A Code Revision Commission meeting is underway as I write to see if a solution can be found to an inadvertent error in legislation intended to clarify the age of consent for marriage in Arkansas. It's a doozy.
Under existing law, marriage was legal for all 18 and up, but also at age 16 for women and 17 for men -- with parental consent. The gender difference was of questionable constitutionality, clearly.
The 2007 legislation, which takes effect July 31, was intended to set the minimum for marriage at 18, but allow an exception for a pregnant woman younger than 18. But the legislation removed any mention of a required minimum age. Simply, the legislation as passed allowed county clerks to issue marriage licenses to two young children on consent from both parents. Arranged marriages of children are not unheard of in some cultures.
The attorney general opined last month that the law has the effect I've described and that clerks have little wiggle room in denying licenses to children with consenting parents.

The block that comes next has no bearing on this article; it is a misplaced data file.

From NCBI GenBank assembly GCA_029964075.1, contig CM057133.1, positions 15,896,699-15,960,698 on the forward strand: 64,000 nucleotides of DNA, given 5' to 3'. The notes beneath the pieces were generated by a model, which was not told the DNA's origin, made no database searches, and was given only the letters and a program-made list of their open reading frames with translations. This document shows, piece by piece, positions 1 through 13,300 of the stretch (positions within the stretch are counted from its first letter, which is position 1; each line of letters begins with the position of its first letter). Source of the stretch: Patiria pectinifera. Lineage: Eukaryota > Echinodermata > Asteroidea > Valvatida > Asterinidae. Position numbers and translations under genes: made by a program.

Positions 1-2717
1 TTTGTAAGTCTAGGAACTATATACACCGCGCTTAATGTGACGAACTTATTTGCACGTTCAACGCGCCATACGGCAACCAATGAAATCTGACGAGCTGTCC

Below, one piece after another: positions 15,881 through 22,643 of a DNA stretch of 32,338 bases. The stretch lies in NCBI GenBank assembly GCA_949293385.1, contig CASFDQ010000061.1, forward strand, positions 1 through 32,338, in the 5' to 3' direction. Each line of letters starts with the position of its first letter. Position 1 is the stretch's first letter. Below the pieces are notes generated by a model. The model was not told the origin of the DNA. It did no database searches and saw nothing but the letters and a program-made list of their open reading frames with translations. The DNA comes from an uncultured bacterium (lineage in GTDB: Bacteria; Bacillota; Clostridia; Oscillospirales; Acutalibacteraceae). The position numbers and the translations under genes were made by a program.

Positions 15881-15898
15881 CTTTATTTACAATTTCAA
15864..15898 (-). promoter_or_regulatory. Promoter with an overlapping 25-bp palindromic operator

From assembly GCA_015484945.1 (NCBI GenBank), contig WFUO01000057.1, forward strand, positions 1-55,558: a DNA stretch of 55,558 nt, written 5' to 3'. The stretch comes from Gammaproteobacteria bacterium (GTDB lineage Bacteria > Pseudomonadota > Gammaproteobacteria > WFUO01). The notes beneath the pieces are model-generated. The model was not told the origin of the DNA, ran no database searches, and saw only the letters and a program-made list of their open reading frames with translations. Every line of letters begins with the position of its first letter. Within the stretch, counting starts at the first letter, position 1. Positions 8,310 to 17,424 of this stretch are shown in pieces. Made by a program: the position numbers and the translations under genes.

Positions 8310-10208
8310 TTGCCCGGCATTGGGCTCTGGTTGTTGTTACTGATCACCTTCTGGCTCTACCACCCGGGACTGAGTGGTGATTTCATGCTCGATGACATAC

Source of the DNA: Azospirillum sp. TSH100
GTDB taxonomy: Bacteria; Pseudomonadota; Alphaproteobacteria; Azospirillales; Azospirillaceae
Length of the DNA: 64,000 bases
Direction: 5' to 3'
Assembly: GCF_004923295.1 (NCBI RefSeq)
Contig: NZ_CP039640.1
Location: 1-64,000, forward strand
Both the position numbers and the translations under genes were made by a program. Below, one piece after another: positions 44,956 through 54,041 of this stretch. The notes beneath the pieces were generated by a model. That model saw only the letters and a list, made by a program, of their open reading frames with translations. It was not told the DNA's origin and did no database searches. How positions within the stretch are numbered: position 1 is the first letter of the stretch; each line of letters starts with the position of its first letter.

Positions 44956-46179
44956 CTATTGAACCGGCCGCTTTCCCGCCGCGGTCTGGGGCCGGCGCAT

UPDATE AND REVISED: The Code Revision Commission this afternoon made two changes in the law that a sponsor believes should fix the problem. I'd been alerted to this fix after my original post by Rep. Will Bond of Jacksonville, one of the sponsors. He said drafting errors added the word "not" to two sections intended to provide exceptions for those who are pregnant. The commission voted to delete those words. The meeting today was something of an emergency, because the code revision is at the printer and they wanted to get the change in the new supplements.
Bond said it's clear what the legislature intended. He said he had testified that his intent was to make marriage illegal except for those 18 and older, with an exception for pregnancy. The new legislation has no age floor for a pregnant woman, which is the same as in existing law.
A hat tip to the Fayetteville Trucker for the lead on this.